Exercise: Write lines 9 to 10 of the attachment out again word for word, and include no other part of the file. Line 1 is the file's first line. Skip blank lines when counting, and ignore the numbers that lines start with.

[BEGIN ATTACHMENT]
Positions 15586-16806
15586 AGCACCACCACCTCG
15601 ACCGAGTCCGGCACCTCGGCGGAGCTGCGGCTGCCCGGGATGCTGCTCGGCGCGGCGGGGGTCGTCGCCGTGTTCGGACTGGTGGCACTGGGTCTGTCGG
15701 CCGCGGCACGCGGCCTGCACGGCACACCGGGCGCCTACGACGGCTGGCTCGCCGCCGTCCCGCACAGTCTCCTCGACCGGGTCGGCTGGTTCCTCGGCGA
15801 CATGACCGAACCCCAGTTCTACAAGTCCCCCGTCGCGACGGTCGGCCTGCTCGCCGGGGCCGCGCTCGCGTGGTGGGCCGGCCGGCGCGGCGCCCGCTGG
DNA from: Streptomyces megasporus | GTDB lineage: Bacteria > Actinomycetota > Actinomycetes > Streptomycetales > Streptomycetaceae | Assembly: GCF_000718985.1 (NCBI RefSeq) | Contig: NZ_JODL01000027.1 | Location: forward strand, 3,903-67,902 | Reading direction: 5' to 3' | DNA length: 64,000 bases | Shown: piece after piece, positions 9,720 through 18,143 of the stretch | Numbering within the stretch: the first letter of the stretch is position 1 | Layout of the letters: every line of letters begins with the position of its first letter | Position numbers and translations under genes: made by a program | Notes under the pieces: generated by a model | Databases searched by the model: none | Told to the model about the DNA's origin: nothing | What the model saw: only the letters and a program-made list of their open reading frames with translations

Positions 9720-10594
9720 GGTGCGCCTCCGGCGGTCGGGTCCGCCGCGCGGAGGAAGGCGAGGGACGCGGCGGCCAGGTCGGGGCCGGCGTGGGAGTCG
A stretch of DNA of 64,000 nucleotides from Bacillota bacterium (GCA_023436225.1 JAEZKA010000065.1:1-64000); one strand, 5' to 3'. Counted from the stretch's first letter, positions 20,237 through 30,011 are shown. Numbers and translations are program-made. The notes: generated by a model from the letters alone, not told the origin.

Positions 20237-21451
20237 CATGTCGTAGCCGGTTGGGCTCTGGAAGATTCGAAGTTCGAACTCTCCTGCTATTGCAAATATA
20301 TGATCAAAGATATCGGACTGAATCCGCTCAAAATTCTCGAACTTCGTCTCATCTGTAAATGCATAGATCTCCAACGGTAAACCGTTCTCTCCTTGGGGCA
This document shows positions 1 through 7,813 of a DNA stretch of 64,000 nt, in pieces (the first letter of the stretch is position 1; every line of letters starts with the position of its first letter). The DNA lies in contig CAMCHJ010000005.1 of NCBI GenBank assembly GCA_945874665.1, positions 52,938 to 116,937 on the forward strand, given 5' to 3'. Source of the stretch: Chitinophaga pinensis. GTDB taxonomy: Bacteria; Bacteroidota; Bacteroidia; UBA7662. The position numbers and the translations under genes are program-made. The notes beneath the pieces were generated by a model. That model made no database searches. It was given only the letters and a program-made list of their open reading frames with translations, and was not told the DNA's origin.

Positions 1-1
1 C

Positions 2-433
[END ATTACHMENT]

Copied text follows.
A stretch of DNA of 64,000 nucleotides from Bacillota bacterium (GCA_023436225.1 JAEZKA010000065.1:1-64000); one strand, 5' to 3'. Counted from the stretch's first letter, positions 20,237 through 30,011 are shown. Numbers and translations are program-made. The notes: generated by a model from the letters alone, not told the origin.

Positions 20237-21451